Victorians have been warned of thunderstorm asthma conditions as a high pollen count potentially combines with isolated storm cells in the state’s north east.
The Victorian Department of Health on Saturday morning issued a moderate thunderstorm asthma risk for the Northern Country, North East and East Gippsland areas.
Queenslanders and Sydneysiders are also bracing for some wild weather on Saturday afternoon as massive storm cells start to build.
Thunderstorm asthma – a condition which has only recently landed on health radars – usually affects people in the windy period before rain starts, with symptoms including shortness of breath, tightness in your chest, wheezing when you breathe, and persistent coughing.
Saturday’s warning for Victoria comes after Deakin University environmental allergist and associate professor Cenk Suphioglu this week warned the incoming thunderstorm asthma season could rival a 2016 event that killed 10 people and hospitalised 12,000 others.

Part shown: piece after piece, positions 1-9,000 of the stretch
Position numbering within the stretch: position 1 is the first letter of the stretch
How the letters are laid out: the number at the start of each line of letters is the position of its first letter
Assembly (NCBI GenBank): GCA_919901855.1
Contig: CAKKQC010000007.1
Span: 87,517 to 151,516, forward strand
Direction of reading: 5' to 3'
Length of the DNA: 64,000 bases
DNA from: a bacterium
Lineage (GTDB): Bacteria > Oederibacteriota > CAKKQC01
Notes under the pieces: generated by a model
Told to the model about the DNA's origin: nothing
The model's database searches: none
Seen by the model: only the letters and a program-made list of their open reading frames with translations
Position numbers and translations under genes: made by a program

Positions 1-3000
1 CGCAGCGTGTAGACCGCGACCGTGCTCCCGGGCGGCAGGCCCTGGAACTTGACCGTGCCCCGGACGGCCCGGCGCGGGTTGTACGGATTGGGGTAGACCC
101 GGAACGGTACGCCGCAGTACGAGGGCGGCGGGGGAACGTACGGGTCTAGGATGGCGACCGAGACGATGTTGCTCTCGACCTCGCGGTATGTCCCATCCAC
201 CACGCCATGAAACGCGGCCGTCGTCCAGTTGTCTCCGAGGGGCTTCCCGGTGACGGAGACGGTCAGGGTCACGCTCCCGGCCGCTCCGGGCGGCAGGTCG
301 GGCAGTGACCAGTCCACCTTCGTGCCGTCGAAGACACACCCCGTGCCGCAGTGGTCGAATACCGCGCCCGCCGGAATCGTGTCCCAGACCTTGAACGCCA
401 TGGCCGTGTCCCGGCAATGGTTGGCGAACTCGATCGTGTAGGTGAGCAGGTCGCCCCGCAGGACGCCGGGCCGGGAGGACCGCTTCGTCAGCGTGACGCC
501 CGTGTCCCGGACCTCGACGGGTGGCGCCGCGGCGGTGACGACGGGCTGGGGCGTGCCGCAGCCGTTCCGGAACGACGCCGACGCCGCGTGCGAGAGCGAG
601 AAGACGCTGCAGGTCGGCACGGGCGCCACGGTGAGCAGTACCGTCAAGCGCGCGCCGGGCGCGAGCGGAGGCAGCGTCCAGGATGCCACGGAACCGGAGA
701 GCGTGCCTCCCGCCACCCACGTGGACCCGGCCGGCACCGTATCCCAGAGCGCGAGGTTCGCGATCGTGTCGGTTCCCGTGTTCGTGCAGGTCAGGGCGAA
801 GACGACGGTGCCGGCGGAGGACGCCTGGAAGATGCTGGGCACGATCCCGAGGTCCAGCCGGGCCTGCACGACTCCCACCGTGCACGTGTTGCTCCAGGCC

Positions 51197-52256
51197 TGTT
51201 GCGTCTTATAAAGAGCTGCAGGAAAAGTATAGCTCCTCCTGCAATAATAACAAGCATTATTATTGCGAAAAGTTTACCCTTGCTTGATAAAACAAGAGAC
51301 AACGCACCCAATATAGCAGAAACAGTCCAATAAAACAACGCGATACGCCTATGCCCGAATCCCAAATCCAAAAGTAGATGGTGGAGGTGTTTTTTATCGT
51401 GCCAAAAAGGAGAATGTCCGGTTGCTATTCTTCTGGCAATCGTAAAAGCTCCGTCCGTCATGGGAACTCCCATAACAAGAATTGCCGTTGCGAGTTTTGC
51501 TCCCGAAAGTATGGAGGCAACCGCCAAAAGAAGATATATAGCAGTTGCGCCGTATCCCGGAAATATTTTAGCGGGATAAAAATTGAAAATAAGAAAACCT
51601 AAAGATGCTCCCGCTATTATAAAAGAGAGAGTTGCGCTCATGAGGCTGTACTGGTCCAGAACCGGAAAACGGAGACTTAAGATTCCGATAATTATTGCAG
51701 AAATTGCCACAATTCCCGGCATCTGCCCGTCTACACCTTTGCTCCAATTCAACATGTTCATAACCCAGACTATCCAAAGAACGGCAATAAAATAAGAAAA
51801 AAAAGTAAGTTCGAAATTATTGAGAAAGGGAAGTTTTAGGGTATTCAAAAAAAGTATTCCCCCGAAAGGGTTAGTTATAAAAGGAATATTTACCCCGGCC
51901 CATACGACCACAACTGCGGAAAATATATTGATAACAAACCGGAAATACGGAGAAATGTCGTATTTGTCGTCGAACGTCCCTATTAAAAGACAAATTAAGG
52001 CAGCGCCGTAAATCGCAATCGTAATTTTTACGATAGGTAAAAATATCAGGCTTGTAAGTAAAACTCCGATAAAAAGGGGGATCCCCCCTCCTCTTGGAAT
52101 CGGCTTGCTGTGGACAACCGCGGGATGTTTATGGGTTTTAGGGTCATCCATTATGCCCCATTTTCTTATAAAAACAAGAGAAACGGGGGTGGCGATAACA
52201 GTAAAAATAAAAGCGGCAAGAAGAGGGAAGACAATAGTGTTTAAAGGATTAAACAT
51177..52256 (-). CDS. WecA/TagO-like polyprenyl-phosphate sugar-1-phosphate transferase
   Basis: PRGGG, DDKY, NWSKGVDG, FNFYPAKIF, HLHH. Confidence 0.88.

According to Associate Professor Suphioglu, stormy, wet spring weather is expected to give rise to more grass growth and therefore, a high pollen count.
This is particularly dangerous for people with compromised immune systems after earlier contracting COVID-19
“In 2016, people who had never before experienced traditional asthma, but were allergic to grass pollen, suffered from thunderstorm asthma,” Associate Professor Suphioglu said.
“No one is immune from thunderstorm asthma, and anyone with a history of grass pollen allergy together with asthma or respiratory conditions should stay indoors if a thunderstorm asthma event is occurring.”
Meanwhile, storms are expected to hit Sydney later this afternoon, and Brisbane is bracing for another bout of extreme weather.
More than 120mm fell in parts of Queensland’s north-west overnight, with the Bureau of Meteorology warning the densely-populated southeast corner to expect a thunderstorm, possible severe, during the afternoon and evening.
The Sunshine state has copped a barrage of wild weather this week including supercell storms, a mini tornado at Brisbane Airport, and record-breaking 16cm hailstones near Mackay.